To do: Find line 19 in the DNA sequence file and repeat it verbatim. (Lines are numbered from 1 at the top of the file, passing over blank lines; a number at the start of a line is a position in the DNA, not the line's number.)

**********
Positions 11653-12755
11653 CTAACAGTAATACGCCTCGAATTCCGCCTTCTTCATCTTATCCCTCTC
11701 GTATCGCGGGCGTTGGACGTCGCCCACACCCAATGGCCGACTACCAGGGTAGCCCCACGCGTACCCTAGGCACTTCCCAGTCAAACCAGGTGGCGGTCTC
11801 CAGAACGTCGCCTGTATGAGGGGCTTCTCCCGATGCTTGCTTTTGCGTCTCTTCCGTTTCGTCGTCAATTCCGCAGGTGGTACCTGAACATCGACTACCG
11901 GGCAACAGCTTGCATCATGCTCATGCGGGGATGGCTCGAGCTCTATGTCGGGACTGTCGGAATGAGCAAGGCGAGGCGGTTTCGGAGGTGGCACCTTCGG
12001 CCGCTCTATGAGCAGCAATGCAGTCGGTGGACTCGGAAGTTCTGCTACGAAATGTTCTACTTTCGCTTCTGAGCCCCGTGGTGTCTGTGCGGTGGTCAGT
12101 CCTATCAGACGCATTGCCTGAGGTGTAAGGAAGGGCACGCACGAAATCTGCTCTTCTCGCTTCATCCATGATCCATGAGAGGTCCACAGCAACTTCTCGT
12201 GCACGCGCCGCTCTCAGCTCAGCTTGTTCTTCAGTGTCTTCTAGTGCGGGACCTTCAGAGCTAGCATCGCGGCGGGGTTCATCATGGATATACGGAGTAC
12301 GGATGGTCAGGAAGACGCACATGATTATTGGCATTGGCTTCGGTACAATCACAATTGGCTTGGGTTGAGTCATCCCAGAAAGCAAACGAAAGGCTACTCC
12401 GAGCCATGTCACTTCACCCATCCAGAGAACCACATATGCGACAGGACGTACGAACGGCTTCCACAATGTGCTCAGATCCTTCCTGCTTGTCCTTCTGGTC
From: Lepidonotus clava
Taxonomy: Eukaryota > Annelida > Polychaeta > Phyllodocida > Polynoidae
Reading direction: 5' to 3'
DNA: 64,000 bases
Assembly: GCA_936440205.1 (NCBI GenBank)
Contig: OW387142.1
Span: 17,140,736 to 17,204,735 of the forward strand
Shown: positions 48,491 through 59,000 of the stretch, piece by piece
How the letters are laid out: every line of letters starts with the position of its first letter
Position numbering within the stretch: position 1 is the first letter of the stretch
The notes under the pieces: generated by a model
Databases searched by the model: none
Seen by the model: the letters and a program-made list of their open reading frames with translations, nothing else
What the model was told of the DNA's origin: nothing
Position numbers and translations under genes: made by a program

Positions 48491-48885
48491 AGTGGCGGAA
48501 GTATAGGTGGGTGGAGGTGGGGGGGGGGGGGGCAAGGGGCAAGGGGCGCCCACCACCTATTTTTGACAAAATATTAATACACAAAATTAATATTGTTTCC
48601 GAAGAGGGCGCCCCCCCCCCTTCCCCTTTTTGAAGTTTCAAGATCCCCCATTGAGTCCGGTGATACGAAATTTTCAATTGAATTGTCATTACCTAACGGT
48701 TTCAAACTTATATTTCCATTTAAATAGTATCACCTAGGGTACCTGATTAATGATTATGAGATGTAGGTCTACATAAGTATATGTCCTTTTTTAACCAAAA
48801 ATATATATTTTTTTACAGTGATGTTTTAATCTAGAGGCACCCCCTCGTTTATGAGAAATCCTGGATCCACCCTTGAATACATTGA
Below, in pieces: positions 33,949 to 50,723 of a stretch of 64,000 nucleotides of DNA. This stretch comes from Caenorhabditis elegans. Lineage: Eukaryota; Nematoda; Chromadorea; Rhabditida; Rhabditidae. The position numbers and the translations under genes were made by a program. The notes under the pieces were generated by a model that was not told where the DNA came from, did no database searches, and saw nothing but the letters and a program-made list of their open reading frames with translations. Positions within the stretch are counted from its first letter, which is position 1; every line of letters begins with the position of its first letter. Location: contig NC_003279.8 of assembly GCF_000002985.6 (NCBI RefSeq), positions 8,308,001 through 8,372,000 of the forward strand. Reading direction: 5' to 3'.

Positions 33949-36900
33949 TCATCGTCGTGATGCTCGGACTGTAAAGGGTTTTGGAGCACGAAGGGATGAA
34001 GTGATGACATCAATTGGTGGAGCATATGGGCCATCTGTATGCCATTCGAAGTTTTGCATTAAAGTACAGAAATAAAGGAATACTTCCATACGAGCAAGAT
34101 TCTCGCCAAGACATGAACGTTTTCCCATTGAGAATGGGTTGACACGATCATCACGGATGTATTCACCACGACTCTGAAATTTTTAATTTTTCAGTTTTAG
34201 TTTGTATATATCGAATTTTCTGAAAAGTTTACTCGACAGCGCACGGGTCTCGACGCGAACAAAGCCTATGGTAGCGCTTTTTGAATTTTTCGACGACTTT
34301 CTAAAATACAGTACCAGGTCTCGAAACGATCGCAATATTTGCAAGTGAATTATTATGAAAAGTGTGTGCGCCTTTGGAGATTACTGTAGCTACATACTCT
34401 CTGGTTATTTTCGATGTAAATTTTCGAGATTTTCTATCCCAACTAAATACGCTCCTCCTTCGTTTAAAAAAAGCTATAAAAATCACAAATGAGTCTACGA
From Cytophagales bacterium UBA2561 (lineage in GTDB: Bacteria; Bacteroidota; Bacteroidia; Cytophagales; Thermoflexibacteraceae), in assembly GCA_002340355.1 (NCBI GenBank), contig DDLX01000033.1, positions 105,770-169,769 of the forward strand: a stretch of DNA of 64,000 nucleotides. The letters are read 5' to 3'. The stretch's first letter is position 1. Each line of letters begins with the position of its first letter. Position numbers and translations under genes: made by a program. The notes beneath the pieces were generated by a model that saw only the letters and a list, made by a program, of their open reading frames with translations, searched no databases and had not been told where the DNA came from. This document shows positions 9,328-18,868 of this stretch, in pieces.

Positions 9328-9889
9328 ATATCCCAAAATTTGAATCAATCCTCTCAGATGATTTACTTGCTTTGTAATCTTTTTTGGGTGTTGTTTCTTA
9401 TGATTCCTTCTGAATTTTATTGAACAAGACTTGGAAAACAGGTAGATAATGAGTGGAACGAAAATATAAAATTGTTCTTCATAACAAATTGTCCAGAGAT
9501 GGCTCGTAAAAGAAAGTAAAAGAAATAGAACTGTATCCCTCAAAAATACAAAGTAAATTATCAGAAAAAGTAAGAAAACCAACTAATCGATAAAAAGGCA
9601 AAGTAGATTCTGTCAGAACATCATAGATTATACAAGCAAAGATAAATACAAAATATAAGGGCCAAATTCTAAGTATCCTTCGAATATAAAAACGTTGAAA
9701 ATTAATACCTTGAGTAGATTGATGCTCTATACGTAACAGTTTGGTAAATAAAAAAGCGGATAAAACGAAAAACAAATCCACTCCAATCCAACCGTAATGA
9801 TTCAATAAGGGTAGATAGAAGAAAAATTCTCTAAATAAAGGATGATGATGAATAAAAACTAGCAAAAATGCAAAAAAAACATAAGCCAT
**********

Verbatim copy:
How the letters are laid out: every line of letters starts with the position of its first letter